A recurring requirement for human-level artificial intelligence is the incorporation of vast amounts of knowledge into a software agent that can use the knowledge in an efficient and organized fashion. This paper discusses representations and processes for agents and behavior models that integrate large, diverse knowledge stores, are long-lived, and exhibit high degrees of competence and flexibility while interacting with complex environments. There are many different approaches to building such agents, and understanding the important commonalities and differences between approaches is often difficult. We introduce a new approach to comparing frameworks based on the notions of commitment, reconsideration, and a categorization of representations and processes. We review four agent frameworks, concentrating on the major representations and processes each directly supports. By organizing the approaches according to a common nomenclature, the analysis highlights points of similarity and difference and suggests directions for integrating and unifying disparate approaches and for incorporating research results from one framework into alternatives.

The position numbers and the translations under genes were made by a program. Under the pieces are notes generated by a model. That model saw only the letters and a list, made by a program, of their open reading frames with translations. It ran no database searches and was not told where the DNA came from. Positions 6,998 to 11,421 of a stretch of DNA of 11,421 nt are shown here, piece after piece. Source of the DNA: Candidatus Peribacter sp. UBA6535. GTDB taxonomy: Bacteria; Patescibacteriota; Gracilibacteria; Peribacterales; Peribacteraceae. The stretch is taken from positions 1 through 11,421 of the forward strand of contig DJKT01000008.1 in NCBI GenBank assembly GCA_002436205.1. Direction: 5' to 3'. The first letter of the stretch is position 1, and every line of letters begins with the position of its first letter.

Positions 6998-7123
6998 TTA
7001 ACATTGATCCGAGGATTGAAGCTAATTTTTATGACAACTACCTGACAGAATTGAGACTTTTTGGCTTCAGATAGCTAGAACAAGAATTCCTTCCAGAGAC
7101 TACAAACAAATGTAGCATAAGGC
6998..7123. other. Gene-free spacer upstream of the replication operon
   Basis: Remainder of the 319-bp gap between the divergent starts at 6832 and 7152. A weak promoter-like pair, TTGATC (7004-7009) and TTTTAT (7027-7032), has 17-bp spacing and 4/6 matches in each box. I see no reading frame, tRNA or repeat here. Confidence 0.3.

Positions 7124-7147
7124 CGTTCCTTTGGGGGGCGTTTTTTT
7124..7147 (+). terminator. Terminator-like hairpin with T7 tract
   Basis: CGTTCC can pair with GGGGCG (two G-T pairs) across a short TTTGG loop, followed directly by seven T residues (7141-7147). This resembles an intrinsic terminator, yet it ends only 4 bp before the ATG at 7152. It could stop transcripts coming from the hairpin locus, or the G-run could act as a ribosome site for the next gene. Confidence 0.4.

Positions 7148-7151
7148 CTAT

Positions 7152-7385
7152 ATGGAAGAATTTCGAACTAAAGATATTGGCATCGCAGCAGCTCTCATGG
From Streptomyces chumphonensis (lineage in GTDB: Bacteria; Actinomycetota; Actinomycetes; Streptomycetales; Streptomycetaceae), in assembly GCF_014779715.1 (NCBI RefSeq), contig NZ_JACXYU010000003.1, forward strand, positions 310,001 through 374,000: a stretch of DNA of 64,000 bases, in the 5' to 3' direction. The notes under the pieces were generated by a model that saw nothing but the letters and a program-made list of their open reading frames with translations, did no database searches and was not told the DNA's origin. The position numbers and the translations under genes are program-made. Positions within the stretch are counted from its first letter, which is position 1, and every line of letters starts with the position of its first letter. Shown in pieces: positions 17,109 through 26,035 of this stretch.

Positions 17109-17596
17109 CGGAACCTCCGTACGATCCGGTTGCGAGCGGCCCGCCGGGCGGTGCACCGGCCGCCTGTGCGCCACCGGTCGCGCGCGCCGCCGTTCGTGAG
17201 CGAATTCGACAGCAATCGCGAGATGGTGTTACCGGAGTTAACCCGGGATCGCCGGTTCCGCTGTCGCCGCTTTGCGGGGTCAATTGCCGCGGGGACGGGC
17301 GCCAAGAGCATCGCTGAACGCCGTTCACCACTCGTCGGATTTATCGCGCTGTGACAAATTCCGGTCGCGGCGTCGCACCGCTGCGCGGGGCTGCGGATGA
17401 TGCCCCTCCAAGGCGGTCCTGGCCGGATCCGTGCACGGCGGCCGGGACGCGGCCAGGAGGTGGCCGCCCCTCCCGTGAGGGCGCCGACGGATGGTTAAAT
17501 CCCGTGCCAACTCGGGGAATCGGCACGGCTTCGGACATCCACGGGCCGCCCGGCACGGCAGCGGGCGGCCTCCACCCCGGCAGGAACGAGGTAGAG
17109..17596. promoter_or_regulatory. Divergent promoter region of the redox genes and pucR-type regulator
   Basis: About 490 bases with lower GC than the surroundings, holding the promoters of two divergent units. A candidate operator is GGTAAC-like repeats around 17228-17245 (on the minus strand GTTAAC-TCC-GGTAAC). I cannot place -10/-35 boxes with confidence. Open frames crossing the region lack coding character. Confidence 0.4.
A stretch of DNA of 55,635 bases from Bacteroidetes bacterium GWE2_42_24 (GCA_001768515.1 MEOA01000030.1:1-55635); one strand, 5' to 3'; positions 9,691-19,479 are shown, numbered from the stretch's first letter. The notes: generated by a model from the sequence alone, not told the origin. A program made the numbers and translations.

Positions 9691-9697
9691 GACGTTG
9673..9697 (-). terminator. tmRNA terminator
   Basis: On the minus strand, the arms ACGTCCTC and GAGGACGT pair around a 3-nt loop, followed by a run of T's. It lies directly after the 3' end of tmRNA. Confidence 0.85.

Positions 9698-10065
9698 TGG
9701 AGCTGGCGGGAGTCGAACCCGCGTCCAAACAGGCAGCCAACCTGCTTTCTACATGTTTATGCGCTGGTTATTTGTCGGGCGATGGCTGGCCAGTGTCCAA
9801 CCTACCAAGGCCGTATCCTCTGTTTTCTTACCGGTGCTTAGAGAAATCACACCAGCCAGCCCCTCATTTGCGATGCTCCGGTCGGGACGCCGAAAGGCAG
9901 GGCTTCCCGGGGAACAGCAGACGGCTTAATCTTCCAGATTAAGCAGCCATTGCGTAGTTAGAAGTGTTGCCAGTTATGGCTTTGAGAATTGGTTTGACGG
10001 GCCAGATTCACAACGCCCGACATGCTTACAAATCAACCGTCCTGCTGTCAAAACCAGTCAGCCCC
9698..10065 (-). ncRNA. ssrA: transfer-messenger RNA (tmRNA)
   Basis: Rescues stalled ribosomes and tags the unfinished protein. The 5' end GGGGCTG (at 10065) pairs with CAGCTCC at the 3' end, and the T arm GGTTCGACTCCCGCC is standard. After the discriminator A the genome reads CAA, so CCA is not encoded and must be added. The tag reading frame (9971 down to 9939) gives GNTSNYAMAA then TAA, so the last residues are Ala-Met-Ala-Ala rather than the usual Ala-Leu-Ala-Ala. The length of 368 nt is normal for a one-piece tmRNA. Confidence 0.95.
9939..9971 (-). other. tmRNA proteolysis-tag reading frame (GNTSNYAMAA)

Jones, R. M., & Wray, R. E. (2006). Comparative analysis of frameworks for knowledge-intensive agents. AI Magazine 27(2), 45–56.

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